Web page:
Introductory Astronomy:Stellar Spectra

A star's spectrum is a graph of the amount of energy the star puts out at every wavelength. There are three different kinds of spectra: continuous, emission, and absorption. Stellar spectra are absorption spectra. They look like a continuous "rainbow" of colors interrupted by dark black lines. These lines are produced at certain wavelengths as atoms in the (relatively!) cool stellar atmosphere absorb energy coming up from the star's core. The absorbed wavelengths appear as dark lines against the continuous background.

By analyzing the star's spectrum, we can determine the surface temperature of the star by using either Wien's Law or the star's hydrogen lines (or some other aspect of its spectrum). The spectrum lets us determine the surface temperature (as opposed to, say, the core temperature) of the star because the radiation we measure as the star's spectrum comes from the surface layers of the star.

Once we have measured the star's spectrum, we can classify it. This means that we group the star with other stars that have similar spectra and give the group a name. Astronomers love to classify objects because it saves alot of time (and they have a whole universe to study!). Imagine that you have a cluster of stars and you want to measure their temperatures. To do this, you would need to measure the entire spectrum of each star and then use Wien's Law for each of them. This would take you several years, depending on how many stars were in the cluster. Now, suppose instead that you just compare the spectra of the stars; for example, you might compare the hydrogen lines of all the stars in the cluster. You would find that the spectra of many of the stars have hydrogen lines which look identical. You could then group together the stars with similar spectra, measure the temperature of only one member of each group (using Wien's Law), and Presto!you would have found the temperatures of all the stars in that group. (This is just one of the many clever tricks astronomers use!)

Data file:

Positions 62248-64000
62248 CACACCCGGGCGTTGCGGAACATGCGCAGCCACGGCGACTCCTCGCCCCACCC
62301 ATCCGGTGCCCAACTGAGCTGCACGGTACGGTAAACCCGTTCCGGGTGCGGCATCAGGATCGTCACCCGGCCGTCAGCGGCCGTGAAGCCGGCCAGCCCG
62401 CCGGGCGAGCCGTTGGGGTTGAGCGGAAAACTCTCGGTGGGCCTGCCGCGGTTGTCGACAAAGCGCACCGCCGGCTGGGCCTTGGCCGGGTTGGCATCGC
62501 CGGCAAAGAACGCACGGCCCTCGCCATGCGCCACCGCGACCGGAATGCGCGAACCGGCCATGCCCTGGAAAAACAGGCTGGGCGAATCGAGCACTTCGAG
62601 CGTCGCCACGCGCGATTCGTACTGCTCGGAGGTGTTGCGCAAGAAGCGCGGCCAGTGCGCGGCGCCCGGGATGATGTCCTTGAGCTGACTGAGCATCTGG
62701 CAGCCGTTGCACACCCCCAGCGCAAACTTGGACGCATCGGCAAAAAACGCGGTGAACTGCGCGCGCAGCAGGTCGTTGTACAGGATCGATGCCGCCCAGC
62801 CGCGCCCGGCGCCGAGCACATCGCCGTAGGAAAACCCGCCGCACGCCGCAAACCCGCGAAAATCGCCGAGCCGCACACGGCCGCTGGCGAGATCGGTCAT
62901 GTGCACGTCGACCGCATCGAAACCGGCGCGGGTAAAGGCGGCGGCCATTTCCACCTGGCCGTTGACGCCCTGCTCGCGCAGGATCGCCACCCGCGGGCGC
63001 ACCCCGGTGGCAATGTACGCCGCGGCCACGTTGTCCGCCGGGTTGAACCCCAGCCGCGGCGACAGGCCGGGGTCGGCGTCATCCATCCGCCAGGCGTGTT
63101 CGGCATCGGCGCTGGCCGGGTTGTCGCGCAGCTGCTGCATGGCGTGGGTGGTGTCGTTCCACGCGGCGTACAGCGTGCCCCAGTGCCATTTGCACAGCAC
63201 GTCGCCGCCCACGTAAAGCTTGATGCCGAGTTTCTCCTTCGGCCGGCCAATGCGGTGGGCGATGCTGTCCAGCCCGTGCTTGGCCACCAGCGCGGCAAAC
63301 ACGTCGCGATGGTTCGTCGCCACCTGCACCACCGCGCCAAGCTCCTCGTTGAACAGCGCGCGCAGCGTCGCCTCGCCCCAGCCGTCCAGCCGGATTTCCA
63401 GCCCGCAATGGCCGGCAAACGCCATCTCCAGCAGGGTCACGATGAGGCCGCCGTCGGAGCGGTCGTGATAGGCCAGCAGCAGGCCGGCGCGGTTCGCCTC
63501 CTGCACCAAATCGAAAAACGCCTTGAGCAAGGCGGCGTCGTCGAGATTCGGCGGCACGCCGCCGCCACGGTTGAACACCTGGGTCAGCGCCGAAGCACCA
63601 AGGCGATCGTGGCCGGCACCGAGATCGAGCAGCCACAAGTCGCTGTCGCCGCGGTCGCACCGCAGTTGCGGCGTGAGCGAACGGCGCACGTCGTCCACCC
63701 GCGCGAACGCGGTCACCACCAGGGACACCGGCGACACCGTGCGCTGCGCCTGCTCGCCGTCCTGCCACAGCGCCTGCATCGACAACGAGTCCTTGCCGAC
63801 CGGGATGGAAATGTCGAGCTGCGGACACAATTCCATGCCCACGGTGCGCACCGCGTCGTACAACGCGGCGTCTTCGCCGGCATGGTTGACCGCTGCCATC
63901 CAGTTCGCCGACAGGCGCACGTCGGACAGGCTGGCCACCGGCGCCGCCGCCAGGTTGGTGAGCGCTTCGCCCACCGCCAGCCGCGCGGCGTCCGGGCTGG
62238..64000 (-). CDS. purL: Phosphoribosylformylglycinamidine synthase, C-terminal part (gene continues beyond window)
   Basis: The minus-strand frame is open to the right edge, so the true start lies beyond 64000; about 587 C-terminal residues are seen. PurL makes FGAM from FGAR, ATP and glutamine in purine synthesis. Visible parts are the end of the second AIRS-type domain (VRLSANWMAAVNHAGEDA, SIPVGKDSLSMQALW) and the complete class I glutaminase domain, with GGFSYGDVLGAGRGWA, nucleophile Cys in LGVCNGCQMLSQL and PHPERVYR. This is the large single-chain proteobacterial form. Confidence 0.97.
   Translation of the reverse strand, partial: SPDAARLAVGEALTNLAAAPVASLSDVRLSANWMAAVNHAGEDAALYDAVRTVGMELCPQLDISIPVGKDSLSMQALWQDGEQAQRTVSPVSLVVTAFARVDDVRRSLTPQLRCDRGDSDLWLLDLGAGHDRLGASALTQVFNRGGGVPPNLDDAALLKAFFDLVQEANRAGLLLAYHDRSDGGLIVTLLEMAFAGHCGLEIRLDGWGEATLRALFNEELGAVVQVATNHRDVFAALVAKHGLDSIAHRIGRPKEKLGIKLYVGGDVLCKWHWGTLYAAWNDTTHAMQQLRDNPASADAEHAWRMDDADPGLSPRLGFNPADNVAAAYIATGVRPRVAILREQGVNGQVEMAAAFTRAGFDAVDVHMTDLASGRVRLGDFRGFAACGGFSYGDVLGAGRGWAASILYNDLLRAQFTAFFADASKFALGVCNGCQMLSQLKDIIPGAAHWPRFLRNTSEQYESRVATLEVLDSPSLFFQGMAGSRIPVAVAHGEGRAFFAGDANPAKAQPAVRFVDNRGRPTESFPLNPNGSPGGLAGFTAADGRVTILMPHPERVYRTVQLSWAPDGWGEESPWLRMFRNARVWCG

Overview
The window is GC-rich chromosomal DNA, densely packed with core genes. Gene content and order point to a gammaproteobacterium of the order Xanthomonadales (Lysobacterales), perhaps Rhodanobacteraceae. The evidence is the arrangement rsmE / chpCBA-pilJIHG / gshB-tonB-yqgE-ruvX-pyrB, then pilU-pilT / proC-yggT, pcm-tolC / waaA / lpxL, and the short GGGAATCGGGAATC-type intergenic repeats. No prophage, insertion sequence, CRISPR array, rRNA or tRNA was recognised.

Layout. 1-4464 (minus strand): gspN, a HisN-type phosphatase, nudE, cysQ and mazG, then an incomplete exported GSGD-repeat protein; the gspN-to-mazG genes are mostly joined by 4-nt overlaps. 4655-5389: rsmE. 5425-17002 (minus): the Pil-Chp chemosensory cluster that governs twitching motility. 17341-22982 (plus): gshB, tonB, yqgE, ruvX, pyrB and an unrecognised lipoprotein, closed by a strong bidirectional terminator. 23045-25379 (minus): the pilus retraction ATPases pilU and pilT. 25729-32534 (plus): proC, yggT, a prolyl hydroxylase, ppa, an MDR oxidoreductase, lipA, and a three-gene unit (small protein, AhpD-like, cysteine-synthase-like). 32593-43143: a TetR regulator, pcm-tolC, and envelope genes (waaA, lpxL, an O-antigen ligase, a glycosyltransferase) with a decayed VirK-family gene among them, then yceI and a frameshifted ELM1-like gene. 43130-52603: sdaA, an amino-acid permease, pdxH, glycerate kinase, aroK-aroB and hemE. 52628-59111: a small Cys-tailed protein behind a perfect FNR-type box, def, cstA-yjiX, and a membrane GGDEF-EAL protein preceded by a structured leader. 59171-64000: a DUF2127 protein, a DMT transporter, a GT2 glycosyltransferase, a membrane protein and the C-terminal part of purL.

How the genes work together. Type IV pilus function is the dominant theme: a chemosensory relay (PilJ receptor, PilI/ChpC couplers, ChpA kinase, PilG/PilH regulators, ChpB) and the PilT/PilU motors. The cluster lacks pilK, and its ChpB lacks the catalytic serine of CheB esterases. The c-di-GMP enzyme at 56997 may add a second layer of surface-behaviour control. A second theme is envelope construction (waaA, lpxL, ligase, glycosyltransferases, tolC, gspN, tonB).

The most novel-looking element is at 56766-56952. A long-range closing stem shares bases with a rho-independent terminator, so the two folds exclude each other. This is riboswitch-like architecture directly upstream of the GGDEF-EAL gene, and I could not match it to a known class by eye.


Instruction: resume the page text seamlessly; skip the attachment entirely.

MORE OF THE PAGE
Today, astronomers classify (or group) stars, according to their spectra, into seven groups:


(This is easy to remember by reciting: "Oh, Be AFine Girl/Guy, Kiss Me.")

O stars are the hottest and M stars are the coolest. To be more precise, astronomers divide these groups into subclasses (for example: A0, A1, A2, ... , A9), which are based on surface temperature, and into luminosity classes (for example: I, II, ... ,VI), which are based on size. The sun, for example, is classified as a G2Vstar.